Chief Judge Royce Lamberth of the U.S. District Court for the District of Columbia said on Tuesday that “he thought momentum was moving in support of recorded [appellate] proceedings,” according to the Blog of Legal Times’ coverage of a panel organized by the Council for Court Excellence and hosted by Venable.
Although expressing opposition to televised criminal trials, Judge Lamberth said he was “probably ready to throw in the towel” on cameras in the courts of appeals, “adding that there is limited opposition among the judges of the U.S. Court of Appeals for the D.C. Circuit.”
In fact, the D.C. Circuit does not even make audio recordings of oral arguments available to the public as the Supreme Court and most other federal appellate courts do. This makes it impossible to read the tea leaves unless one attends oral argument in person, and it results in a dearth of informed reporting on the only public aspect of the court’s deliberative process before publication of an opinion.
- Does Oral Argument Matter?, D.C. Circuit Review (Mar. 22, 2012) (“Oral arguments ‘matter a great deal,’ Senior Judge Raymond Randolph told the Federal Bar Association’s Section on Taxation.”)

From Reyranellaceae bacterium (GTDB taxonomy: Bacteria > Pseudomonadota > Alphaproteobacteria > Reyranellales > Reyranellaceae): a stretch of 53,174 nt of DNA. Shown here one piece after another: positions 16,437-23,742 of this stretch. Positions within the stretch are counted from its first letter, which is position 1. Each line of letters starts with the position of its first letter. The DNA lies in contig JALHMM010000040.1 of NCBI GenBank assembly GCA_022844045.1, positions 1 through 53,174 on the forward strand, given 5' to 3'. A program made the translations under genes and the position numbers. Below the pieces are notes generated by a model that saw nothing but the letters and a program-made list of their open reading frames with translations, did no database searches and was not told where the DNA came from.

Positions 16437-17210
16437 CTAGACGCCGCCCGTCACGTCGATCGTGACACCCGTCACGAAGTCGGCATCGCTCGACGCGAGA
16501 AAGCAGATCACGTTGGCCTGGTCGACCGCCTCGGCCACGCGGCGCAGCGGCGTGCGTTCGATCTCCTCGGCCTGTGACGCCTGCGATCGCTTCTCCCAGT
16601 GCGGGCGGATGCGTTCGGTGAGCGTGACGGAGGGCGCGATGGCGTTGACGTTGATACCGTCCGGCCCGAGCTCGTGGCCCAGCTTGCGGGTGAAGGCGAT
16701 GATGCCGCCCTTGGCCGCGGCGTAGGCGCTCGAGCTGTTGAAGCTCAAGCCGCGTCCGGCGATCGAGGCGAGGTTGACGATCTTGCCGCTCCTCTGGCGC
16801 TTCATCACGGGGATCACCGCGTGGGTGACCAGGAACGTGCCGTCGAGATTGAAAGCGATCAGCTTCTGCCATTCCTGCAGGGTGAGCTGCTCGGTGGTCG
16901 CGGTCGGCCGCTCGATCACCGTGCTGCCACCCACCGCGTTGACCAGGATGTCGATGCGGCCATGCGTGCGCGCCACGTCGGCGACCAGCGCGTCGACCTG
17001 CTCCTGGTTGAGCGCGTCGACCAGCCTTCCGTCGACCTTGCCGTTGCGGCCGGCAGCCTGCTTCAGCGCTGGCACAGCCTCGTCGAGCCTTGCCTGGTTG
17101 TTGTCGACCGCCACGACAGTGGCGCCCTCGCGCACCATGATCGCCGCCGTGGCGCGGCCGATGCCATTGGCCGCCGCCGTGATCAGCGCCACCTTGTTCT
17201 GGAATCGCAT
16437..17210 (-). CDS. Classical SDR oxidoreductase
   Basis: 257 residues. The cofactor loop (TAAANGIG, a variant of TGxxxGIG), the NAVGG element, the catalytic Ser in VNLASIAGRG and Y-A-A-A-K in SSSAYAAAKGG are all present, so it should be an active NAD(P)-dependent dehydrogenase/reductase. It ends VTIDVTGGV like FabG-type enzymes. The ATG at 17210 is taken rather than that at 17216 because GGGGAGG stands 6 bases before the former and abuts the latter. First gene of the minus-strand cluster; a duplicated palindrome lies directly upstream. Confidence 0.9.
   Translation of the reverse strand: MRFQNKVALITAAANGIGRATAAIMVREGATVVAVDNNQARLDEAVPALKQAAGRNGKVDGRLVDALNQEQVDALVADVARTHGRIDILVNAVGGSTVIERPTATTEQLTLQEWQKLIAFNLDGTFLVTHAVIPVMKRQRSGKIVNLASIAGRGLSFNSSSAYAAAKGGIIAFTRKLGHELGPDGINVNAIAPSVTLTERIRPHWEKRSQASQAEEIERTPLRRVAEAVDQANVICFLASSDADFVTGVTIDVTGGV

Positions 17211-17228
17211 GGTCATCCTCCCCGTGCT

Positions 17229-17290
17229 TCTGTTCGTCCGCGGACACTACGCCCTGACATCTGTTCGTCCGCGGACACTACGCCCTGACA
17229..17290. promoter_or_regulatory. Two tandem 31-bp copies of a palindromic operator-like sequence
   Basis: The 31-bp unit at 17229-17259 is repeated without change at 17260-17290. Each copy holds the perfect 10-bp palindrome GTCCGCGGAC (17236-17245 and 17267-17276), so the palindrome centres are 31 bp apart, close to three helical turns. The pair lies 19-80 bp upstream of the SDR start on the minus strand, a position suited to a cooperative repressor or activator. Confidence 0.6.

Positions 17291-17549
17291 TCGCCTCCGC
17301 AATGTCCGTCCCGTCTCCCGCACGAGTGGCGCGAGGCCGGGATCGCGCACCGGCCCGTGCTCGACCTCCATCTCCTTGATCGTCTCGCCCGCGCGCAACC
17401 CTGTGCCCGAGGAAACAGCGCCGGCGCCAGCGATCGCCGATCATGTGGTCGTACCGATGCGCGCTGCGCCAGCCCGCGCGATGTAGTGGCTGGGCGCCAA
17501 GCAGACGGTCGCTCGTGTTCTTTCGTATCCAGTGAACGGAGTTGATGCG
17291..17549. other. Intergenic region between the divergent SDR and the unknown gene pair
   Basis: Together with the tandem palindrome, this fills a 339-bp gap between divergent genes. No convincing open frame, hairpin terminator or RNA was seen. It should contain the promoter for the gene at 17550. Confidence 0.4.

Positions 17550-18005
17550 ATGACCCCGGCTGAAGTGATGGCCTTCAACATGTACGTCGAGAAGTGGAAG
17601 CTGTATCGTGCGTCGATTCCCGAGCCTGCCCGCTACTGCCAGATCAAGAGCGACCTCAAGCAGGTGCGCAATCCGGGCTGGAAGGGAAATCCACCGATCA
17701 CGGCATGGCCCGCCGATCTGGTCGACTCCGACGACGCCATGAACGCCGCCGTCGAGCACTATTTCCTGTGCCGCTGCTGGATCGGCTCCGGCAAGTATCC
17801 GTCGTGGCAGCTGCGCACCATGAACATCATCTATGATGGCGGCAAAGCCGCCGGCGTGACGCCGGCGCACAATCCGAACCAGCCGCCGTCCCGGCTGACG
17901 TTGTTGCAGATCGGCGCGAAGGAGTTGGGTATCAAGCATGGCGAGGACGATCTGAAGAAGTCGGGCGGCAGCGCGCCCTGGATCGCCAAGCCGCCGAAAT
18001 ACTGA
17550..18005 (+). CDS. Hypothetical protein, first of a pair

- Zoe Tillman, Judges, Attorneys Debate Cameras in the Courtroom, Blog of Legal Times (Mar. 28, 2012) (“Lamberth also said he thought that, even absent the intimidation factor, cameras can influence behavior in court. He cited the televised trial in 1995 against O.J. Simpson as an example, saying he thought witnesses ‘shaded’ their testimony because they knew they would be on camera. Lamberth said he wanted to see the results of the federal judiciary’s pilot program before coming to any more conclusions.”)
- Michelle Olsen, D.C. Circuit: Belated Observation about the Health Care Argument, Appellate Daily (Nov. 3, 2011) (“The D.C. Circuit has shown interest in improving its electronic offerings, including possible audio access, but so far, the strict audio policy remains. . . . The fact that only those in the courtroom could hear the argument may be one reason why it was ”under-reported” or got ”very little press attention,” as prominent blogs wrote at the time.”)